“Thrombophillia – Hereditary syndrome” Slovenia-Macedonian intergovernmental scientific and technical cooperation programme for 2004-2005, Project ID: BI-MK/04-05-010

Kostovska, Stojanka and Stegnar, Mojca and Dimova, Cena (2005) “Thrombophillia – Hereditary syndrome” Slovenia-Macedonian intergovernmental scientific and technical cooperation programme for 2004-2005, Project ID: BI-MK/04-05-010. [Project] (Unpublished)

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Abstract

Thrombophilia may be defined as acquired or hereditary tendency to arterial or venous thrombosis. Inherited thrombophilia can be defined as a genetically determined predisposition to develop thromboembolic complications, while acquired thrombophilia can be associated with the presence of antiphospholipid antibodies, acquired hyperhomocysteinemia and several other conditions (Nicolaides 2005). In inherited thrombophilia thrombotic complications are usually limited to the venous side of circulation although also arterial thrombosis can be observed. Inherited thrombophilic defects include antithrombin deficiency, protein C and protein S deficiencies, activated protein C (APC) resistance, inherited hyperhomocysteinemia, factor V Leiden, prothrombin G20210A variant, dys- and hyperfibrinogenemia and elevated factor VIII levels (Francini et Veneri 2005). Recognition of thrombophilic defects has altered the diagnostic and therapeutic approach to patients with venous thromboembolism (VTE) and has had an important influence on counselling and screening of family members, especially women of childbearing age. In comparison to VTE, the role of genetic predisposition for the pathogenesis of arterial occlusive disease (atherothrombosis) is unknown, although recent publications suggest a definite link. Certain thrombophilic defects have a definite pathophysiological role in atherothrombosis e.g. inherited or acquired hyperhomocysteinaemia. Other thrombophilic conditions, such as prothrombin gene G20210A polymorphism or factor V Leiden, have been investigated, but current evidence does not unequivocally support the hypothesis of a pathophysiological role in atherothrombosis. Routine screening for thrombophilia in patients with atherothrombosis is therefore not generally recommended on the basis of current evidence, but there is a role for selective screening (Bohm et Al-Khaffaf 2003). Since some thrombophilic defects show geographical distribution (Rees et al 1995, Rosendaal et al 1998), the aim of the present study was to establish prevalence of thrombophilic defects in patients with venous and arterial trombosis in Macedonia.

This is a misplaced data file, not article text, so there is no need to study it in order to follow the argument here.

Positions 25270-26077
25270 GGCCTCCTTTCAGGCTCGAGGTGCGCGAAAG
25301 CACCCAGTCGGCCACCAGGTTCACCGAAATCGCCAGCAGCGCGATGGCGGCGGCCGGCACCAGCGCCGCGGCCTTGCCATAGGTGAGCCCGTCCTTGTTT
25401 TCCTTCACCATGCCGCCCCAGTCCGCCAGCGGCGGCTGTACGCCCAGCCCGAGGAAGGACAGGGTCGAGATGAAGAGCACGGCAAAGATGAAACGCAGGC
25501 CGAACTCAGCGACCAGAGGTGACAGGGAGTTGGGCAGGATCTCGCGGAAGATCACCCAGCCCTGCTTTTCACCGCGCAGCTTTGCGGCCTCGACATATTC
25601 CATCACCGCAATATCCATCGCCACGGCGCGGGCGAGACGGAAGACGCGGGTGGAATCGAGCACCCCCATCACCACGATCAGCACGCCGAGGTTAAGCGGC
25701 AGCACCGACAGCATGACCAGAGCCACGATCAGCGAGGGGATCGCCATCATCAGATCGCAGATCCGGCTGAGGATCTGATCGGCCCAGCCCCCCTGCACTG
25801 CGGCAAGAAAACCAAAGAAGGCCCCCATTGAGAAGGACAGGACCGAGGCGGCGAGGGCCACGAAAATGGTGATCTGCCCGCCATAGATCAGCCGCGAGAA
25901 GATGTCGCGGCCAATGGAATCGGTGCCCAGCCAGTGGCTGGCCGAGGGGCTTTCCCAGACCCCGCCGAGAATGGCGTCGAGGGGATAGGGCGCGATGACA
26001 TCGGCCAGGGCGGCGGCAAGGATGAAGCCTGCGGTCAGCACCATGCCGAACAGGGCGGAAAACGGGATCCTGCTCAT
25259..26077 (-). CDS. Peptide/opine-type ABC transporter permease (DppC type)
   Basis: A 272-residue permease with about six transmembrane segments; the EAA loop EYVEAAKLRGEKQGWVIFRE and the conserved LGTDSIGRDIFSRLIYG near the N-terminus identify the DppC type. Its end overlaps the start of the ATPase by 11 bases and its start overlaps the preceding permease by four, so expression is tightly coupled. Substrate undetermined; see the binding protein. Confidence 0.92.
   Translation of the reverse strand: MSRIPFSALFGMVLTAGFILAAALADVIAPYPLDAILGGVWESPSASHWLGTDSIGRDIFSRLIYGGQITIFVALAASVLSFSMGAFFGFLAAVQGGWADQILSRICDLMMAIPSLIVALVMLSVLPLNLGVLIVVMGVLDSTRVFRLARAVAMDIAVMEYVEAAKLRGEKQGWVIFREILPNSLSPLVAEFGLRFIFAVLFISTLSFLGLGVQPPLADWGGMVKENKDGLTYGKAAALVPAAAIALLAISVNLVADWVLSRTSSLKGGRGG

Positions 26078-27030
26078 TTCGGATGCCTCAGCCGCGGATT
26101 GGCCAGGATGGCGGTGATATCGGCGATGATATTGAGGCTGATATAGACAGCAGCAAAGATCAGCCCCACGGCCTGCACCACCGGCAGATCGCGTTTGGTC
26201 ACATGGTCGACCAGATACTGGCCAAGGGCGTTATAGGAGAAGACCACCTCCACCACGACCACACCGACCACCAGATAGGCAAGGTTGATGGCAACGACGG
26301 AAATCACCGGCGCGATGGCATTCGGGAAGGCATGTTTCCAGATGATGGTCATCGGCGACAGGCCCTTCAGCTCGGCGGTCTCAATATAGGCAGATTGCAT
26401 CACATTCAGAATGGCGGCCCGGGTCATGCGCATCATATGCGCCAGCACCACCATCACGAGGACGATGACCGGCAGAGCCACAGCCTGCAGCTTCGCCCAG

Item Type: Project
Subjects: Medical and Health Sciences > Basic medicine
Medical and Health Sciences > Clinical medicine
Medical and Health Sciences > Other medical sciences
Divisions: Faculty of Medical Science
Depositing User: Cena Dimova
Date Deposited: 11 Dec 2012 08:59
Last Modified: 30 Sep 2013 11:22
URI: http://eprints.ugd.edu.mk/id/eprint/3062

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